After his transplant, he began living the way many of us have during the pandemic: because the most minor infection could become life threatening for Malosh, he avoided crowds and worked from home. He missed friends and extended family. He didn’t go out to restaurants.
Last winter, he began to feel better. By March, he was planning on returning to work. Then COVID-19 hit.
“I remember seeing reports from the World Health Organization in December and early January — a cluster of pneumonia with an unknown cause; it’s kind of like the red flag for epidemiologists when you see that, and it’s like, ‘Oh no, what’s coming,’” Malosh said. “Once March came around, and we realized it was here and there was community spread, that for me was the point when it was like, ‘I’m not leaving the house for a long time again.’”
For Malosh, and anyone with a compromised immune system, COVID-19 is deeply frightening. Cancer patients are at a much higher risk of having serious cases of COVID-19, which left Malosh, his wife and his three young children to, once again, face scenarios that could be life threatening for him.
It was particularly worrisome when Malosh saw people refusing to wear masks — he knew what that could mean for him, and he wished he could tell every one of those denouncing masks: Please wear one. You’re saving my life by doing so.
“I think it’s probably worse mentally than anything else,” Malosh said of the pandemic. “There’s the anxiety about being in public. We grabbed takeout from a pizza place and decided to have a picnic with the kids, and all of a sudden we found ourselves in a crowd of people. That’s scary.”
The idea of the public remembering those who are immunocompromised — at all times, but especially during this pandemic — is something about which Malosh is incredibly passionate, so much so that he penned an opinion piece in the Detroit News about it.
“Thank you, residents of Michigan,” Malosh wrote. “Because you’ve stayed home, my children aren’t fatherless. …Your efforts have protected me and many others like me. You see, when people write off the seriousness of the COVID-19 pandemic by saying, ‘It only kills the old and sick,’ they’re talking about me.’”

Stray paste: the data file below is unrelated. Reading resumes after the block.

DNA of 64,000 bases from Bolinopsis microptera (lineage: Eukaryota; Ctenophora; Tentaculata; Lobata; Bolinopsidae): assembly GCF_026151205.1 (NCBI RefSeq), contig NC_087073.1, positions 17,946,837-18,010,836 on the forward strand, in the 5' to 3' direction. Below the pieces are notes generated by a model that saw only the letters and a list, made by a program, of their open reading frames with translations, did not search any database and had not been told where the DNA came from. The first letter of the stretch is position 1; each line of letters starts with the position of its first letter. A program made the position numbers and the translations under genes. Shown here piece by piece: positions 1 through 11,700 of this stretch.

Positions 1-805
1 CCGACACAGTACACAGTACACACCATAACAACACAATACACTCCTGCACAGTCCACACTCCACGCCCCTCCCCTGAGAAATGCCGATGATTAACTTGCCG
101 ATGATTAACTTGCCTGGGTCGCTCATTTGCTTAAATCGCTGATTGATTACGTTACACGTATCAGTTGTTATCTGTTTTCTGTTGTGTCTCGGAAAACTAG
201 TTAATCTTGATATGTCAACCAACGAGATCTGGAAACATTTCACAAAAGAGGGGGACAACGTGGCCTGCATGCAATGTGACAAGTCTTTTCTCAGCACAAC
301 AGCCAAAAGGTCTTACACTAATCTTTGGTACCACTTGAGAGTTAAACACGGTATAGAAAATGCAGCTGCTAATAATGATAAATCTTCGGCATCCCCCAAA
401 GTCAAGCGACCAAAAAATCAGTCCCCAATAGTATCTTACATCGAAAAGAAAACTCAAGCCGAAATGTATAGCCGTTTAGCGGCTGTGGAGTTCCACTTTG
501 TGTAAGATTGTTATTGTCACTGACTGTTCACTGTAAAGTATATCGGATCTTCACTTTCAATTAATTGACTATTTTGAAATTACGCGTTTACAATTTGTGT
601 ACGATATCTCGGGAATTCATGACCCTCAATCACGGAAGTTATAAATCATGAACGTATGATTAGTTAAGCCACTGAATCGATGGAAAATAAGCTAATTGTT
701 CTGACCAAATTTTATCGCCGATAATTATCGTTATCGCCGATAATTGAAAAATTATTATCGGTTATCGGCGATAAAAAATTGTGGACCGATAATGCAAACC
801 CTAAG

With the arrival of the COVID-19 vaccine, Malosh is hopeful that he and others who are immunocompromised, as well as everyone across Michigan, can see some kind of return to normalcy. As soon as he’s able, Malosh plans on getting the vaccine; based on the state’s requirements, he should be able to do so after health care workers and long-term care facility residents and staff because he’s in a high-risk category.
“I hope that people decide to get the vaccine,” he said. “Hopefully we can get back to a more normal version of life, even if we won’t be back to truly normal for quite some time. Being able to have my 7-year-old daughter go back to school next fall is something I’m greatly looking forward to. We had to keep her home because we couldn’t risk her bringing anything back to me.”
And, in the meantime, he hopes everyone begins to understand: the lives of others are in your hands, quite literally, during this pandemic.
“We can protect people by social distancing and wearing masks to limit the spread as much as possible, even when it inconveniences us,” he said.
For HIV patients, COVID-19 takes a mental toll
As Malosh said, one of the worst pieces of the pandemic for many of those who are immunocompromised is the mental health aspect of it, the anxiety that accompanies being at a high risk for more serious cases of COVID-19.
This is certainly true for the approximate 16,000 Michiganders living with HIV: Mental health is one of the biggest challenges facing them during the pandemic, said Gulick, a Michigan State University professor of medicine who works with HIV patients in Saginaw, Lansing and Harris in the Upper Peninsula.
While not all HIV patients are at risk for developing serious cases of COVID-19, individuals with compromised immune systems are, and many of Gulick’s patients are deeply fearful of facing severe cases and being hospitalized. On top of that, Gulick’s patients are struggling with the extreme isolation in which they now live.
“This has always been a horrible problem for HIV patients; they’ve always been isolated; they’ve always been put in the corner,” Gulick said. “Nobody’s wanted to touch them, talk to them. It’s better now, but there’s still stigma. Part of the thing they’d love to do is they would come in [to see Gulick], and I’d touch them and hug them, and for some of them that meant a lot.”